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Parents Should Have a Talk about Sexting

Those of you who read this column are aware that I usually get the ideas for the weekly topic from the interactions and experiences that I have had through the week.  Quite often I notice that a topic will come up several times in different venues once it has come to my attention.  This has been the case over the last couple of weeks.  My first connection with the sexting issue came in the form a phone call from a mother in our community.  She said she wanted to generate an awareness of how sexting is active in the local schools and how this is a traumatic experience for the youth who have been caught up in the sexting phenomenon.  She asked me to help get the word out. 

The next encounter with sexting happened at our conference on complex trauma that took place this week in Parksville. A one point, the participants were asked to name a topic or question for a table discussion and one of the therapists identified sexting as a sexual abuse issue that is increasing in incidents all over North America. 

For those of you who may be asking “What is texting?” Wikipedia defines it as “the act of sending sexually explicit messages or photographs, primarily between mobile phones.”  The term sexting is a combination of the words sex and texting.  Authorities and parents are at a loss about how to deal with this phenomenon.  Some responses are extreme, probably due to lack of precedence.  In the US, teenage girls were recently charged for distributing pornography when they sent nude pictures of themselves to classmates.  One eighth grader spent the night in jeuvenile detention after his coach found nude pictures of a fellow student in his locker.  Some estimates of the number of youth engaged in sexting are as high as 20% for sending and 48% for receiving.  WOW!   The research, while limited, seems to indicate that most youth don’t see a problem with this kind of behaviour.  For many it is a joke and in some cases the pictures are used to bully and humiliate the sender, usually a young girl. The picture is taken out of a private context and it goes viral to everyone on several address books.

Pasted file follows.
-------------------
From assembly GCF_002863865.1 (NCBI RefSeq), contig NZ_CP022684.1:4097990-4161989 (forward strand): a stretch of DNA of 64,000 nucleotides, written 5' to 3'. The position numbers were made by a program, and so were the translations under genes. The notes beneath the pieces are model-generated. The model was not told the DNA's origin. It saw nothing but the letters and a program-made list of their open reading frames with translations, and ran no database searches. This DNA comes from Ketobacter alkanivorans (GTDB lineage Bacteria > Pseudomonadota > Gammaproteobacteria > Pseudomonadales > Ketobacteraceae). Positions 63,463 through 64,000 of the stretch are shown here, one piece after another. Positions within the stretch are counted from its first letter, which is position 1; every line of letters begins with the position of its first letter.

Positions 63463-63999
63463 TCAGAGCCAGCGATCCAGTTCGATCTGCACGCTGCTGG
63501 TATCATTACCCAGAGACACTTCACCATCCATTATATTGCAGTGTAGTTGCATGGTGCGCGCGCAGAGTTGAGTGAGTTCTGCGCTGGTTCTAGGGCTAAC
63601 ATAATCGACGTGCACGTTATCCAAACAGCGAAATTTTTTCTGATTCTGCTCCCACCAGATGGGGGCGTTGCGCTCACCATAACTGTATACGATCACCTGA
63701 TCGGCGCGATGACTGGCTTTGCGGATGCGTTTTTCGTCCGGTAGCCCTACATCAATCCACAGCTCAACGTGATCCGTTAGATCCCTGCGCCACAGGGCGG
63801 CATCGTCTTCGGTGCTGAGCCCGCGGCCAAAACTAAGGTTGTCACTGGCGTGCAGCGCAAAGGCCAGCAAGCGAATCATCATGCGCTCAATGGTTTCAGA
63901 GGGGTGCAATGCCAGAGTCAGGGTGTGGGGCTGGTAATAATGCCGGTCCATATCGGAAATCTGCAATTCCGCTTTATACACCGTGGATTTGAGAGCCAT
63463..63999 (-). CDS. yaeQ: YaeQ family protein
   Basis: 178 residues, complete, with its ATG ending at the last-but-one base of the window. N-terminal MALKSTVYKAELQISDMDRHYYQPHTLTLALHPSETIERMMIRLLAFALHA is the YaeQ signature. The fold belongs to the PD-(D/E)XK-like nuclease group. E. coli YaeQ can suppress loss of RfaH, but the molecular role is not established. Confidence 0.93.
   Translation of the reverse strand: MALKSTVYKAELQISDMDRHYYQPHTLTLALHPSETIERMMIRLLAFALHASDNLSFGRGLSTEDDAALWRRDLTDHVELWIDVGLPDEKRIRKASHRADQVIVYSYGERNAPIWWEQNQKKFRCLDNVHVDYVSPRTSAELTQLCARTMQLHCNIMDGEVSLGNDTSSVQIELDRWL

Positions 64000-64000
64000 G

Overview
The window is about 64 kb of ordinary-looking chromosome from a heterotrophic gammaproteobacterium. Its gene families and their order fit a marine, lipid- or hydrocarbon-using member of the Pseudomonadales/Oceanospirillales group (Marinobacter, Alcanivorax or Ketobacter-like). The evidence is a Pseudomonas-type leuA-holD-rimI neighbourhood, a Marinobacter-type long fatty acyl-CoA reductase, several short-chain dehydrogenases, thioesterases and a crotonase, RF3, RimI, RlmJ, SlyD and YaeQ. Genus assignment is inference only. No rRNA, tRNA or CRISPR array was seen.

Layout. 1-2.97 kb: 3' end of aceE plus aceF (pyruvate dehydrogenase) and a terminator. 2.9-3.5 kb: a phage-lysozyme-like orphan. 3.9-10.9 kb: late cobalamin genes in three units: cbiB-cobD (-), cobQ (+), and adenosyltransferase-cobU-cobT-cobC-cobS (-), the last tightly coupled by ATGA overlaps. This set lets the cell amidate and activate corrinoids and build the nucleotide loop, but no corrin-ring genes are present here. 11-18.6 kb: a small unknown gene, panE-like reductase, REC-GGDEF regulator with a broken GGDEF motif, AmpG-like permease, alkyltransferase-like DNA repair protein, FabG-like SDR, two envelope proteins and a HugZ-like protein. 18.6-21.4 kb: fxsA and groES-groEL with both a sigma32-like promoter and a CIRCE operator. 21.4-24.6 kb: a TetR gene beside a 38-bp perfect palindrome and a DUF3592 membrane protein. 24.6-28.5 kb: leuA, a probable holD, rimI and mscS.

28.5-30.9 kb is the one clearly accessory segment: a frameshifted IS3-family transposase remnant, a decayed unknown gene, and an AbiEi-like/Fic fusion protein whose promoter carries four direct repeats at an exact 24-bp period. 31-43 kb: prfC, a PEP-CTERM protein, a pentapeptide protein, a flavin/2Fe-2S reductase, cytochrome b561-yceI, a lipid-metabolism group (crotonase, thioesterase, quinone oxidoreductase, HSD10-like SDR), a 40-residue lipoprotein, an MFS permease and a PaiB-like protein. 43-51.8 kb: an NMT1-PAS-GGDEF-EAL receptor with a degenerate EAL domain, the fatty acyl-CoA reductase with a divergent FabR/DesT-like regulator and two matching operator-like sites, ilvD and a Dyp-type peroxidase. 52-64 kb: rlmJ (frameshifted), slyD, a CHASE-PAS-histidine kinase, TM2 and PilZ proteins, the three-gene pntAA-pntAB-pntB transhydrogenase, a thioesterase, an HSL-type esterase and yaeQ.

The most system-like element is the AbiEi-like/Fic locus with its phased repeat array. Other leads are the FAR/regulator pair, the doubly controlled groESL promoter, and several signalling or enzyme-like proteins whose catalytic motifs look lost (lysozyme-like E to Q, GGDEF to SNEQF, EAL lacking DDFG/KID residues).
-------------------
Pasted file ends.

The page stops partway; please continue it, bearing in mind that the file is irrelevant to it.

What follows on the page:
Some expert advice about dealing with sexting suggests that parents have a conversation with their children to talk about consequences to them and to others.  Cell phones are common equipment these days but parents still have the right to set boundaries about cell phone usage.  Professionals recommend that you ask your child “Why would someone do this? rather than “You wouldn’t do something like this would you?”  There is a big difference between these two questions.  The first one opens a conversation and the second lets your child know the exact answer you are looking for.  Don’t shut things down before you can get to the heart of the matter.  This is good all-around advice. 

Sexting is a 21st century phenomenon that needs our attention!

Deborah Joyce is the Executive Director of the Family Resource Association. You can contact her at 250 752 6766.